What Increases Pool Water Ph? [Facts!]

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One of the most important things to consider when designing a pool is the water quality. Having clean and clear pool water is both beneficial for your pool and its environment. While there are many reasons why your pool water may not be crystal clear, there are some specific things you can do to bring it to its best possible state. Sometimes, chemical cleaners or pool sanitizers can do the trick. Other times, you may need to change the water itself and/or its source. Knowing what increases the water’s pH level is a good start. Here are some of the most common things that affect the pH level of your pool water.

Swimming Pool Chemistry

When it comes to chemistry, everything is measurable. The pH level of your pool water is no different. The pH level of your pool water is directly related to the chemicals suspended in the water. The more alkaline (more pH levels) the water, the more likely it is to be cloudy and hazy. When the pH level drops below 7.2, you can start to see some serious algae growth in the pool. It is important to keep in mind, however, that the pH level of your pool water can vary depending on the time of day, the season, and various other factors. For example, rainfall can often be very acidic, possibly even moreso than typical pool water. If you live in an area where the air is particularly humid, it is possible for the pH level of your pool to drop significantly below 7.2. The type of fish you have in your pool will also affect the pH level as well. If you have tropical fish, for instance, their waste products can often cause the water to become more alkaline. In addition, tropical fish have a more vibrant coloring and tend to make the water closer to 8.0 in pH level. If you are ever unsure of the pH level of your pool water, it is usually a good idea to consult with the pool maintenance professional you hired to service your pool.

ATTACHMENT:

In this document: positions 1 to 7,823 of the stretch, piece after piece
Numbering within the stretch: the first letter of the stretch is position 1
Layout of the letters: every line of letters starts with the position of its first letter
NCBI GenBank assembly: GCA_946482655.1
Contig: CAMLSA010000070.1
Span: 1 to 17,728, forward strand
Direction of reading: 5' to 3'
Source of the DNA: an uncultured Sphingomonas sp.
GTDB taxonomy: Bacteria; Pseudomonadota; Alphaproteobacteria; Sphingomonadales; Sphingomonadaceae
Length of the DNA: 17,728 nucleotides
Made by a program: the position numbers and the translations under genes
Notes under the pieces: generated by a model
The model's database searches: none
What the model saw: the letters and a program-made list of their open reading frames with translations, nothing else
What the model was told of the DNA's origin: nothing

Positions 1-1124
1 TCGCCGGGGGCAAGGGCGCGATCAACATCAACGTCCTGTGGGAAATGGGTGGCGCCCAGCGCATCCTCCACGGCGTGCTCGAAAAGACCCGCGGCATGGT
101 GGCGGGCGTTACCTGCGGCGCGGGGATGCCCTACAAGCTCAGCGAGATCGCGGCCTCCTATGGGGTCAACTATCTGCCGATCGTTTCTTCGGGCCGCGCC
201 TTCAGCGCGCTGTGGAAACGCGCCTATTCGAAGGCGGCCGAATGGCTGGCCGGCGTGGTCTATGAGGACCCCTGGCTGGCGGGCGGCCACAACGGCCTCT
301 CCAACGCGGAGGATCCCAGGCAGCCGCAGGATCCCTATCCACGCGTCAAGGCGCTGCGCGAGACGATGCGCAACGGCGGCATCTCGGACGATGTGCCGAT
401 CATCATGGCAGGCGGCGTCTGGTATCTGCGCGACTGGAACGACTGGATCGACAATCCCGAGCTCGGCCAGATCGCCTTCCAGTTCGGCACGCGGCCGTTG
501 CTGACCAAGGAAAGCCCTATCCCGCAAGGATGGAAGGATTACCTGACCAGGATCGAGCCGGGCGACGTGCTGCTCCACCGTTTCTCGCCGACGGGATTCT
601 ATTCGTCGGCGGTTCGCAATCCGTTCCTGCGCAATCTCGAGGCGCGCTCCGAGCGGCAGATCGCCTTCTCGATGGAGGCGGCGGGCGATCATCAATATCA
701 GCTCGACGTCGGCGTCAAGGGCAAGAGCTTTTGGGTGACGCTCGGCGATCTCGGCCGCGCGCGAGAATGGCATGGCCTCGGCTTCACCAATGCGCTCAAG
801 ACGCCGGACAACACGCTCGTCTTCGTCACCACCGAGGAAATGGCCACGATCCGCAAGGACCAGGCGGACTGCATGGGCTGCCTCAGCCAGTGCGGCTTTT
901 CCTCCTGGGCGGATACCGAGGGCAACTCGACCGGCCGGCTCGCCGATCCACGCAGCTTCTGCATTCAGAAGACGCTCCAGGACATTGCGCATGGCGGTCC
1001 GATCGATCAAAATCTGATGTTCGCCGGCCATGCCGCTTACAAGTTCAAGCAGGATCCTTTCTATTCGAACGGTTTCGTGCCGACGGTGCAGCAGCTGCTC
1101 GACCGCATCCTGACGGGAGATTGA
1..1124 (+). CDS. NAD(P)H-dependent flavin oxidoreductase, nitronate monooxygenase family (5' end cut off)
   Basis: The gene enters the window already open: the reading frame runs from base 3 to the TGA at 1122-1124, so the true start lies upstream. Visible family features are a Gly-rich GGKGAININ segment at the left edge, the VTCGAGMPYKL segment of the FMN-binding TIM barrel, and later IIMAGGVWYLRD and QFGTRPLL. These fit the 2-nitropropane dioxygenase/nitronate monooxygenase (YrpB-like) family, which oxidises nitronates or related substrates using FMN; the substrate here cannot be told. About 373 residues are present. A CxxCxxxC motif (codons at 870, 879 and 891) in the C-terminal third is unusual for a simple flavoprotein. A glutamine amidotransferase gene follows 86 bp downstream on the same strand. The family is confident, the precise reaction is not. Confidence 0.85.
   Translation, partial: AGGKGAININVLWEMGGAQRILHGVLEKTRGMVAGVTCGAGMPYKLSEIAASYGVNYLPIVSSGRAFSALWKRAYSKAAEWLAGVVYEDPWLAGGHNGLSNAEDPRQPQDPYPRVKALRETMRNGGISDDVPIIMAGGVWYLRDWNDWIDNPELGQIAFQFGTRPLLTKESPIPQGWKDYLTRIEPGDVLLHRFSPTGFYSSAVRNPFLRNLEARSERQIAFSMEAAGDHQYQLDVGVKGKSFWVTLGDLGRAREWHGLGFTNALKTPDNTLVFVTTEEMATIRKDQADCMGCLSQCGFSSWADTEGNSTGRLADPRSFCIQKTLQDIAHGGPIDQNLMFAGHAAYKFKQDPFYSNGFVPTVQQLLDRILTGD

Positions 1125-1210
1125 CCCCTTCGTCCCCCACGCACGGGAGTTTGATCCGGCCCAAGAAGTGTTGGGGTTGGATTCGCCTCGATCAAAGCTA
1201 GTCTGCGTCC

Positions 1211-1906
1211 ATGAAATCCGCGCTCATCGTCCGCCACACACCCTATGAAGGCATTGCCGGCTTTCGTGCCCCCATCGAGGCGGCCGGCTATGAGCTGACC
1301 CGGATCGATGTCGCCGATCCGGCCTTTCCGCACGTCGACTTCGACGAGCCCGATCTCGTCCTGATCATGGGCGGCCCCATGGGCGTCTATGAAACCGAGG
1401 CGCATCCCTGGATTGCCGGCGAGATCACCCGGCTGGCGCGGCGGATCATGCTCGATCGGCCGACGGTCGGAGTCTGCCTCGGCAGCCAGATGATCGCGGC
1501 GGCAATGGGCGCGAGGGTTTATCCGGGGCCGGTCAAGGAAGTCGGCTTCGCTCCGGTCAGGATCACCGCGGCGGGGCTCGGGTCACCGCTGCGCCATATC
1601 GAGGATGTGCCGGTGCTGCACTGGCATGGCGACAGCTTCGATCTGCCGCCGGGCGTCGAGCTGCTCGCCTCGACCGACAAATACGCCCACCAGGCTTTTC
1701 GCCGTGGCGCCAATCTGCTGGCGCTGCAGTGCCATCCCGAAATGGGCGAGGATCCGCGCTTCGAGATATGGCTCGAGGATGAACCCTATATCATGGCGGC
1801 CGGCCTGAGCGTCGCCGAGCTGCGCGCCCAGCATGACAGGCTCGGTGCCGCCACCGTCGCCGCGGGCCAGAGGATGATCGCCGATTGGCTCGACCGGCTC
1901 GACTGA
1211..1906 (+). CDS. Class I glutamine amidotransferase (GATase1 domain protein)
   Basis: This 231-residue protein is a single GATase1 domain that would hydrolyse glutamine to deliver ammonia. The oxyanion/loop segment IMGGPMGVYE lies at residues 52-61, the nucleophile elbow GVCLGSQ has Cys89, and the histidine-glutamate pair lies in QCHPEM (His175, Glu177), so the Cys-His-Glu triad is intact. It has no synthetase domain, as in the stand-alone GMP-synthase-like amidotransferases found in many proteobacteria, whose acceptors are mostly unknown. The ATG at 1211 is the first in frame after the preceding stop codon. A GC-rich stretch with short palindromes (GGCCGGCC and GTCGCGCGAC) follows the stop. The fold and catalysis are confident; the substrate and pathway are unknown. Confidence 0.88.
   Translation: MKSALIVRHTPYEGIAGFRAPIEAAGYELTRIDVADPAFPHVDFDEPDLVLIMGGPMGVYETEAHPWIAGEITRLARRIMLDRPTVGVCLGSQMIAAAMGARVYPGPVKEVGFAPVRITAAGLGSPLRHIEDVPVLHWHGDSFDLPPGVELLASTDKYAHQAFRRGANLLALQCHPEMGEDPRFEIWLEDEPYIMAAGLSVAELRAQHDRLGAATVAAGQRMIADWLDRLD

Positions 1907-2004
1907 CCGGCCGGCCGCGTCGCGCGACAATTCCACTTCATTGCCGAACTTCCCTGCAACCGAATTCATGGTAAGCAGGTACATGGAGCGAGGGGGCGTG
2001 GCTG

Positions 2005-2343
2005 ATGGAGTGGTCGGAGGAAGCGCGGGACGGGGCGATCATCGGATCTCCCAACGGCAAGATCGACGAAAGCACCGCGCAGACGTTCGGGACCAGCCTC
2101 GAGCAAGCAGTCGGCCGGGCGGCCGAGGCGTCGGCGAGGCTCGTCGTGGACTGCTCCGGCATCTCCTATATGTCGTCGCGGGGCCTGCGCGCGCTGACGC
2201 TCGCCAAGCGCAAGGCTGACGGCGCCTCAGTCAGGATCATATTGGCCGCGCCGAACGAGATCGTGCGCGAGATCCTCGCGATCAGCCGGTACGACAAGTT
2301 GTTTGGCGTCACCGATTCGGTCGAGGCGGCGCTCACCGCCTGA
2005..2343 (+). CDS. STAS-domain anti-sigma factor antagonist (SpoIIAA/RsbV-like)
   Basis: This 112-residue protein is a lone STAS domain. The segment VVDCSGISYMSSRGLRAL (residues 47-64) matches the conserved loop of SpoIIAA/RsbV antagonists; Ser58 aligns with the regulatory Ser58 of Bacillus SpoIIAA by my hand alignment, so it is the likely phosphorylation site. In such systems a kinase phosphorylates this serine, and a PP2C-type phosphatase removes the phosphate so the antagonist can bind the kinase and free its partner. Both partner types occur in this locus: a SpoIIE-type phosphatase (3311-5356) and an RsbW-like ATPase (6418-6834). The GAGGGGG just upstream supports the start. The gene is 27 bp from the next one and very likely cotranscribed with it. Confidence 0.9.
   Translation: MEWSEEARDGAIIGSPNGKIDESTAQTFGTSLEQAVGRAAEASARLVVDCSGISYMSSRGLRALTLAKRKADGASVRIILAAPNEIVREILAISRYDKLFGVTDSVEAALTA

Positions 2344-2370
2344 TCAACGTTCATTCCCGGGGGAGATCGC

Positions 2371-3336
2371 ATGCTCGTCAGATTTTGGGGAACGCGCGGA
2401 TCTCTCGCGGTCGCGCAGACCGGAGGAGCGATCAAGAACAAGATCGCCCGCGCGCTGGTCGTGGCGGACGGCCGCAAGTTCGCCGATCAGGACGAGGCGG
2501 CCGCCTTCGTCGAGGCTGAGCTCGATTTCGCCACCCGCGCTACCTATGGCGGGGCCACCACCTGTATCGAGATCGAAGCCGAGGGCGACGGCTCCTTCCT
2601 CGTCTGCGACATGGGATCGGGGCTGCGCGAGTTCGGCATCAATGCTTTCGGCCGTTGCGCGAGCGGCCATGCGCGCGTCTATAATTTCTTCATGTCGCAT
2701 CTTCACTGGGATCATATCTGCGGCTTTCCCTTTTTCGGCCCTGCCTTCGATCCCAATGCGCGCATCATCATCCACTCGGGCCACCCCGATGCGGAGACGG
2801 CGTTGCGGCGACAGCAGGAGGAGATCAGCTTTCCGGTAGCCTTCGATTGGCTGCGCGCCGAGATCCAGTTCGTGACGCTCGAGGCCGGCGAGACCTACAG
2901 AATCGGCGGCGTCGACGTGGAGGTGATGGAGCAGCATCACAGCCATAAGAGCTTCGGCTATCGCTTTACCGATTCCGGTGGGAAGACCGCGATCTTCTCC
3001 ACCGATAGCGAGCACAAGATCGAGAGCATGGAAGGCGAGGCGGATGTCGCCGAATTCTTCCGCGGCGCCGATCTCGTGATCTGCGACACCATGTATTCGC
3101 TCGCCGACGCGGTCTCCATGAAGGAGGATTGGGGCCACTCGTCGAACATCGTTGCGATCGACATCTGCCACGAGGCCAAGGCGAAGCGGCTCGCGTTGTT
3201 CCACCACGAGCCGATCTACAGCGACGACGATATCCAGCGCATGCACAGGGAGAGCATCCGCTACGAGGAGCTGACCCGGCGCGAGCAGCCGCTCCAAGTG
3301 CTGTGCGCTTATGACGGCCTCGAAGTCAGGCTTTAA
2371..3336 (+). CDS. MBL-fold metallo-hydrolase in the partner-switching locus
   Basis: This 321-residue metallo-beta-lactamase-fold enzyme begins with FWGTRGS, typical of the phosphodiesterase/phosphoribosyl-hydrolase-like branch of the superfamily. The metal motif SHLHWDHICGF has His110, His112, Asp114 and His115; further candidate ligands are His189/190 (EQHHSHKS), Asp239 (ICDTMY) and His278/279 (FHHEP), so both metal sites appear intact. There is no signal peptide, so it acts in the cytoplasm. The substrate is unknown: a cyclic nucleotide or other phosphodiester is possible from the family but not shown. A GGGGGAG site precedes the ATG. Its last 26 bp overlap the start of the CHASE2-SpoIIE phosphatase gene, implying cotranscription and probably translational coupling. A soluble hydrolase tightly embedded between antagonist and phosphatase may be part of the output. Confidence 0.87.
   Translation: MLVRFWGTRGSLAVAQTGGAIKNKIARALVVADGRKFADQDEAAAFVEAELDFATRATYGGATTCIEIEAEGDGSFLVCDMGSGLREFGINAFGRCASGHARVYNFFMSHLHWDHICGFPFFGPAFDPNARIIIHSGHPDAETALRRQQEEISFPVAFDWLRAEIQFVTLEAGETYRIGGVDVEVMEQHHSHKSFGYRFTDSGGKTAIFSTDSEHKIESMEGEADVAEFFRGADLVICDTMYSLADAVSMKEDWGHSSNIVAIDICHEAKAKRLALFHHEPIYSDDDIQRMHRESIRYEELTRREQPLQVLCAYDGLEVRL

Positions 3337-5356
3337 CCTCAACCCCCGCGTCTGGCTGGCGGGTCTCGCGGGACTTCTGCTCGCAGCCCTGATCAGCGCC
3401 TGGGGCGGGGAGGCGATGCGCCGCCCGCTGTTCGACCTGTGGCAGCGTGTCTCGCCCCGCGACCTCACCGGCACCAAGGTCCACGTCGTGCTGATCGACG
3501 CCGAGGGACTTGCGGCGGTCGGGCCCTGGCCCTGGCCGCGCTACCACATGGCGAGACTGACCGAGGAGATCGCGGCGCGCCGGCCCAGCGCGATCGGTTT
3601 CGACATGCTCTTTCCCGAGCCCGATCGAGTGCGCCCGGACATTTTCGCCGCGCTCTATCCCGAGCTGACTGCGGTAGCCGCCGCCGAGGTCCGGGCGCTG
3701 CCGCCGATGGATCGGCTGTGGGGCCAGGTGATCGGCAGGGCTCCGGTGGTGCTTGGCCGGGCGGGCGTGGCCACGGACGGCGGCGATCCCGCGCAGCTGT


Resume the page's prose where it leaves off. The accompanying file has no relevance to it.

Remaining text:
Filter Bacteria And Algae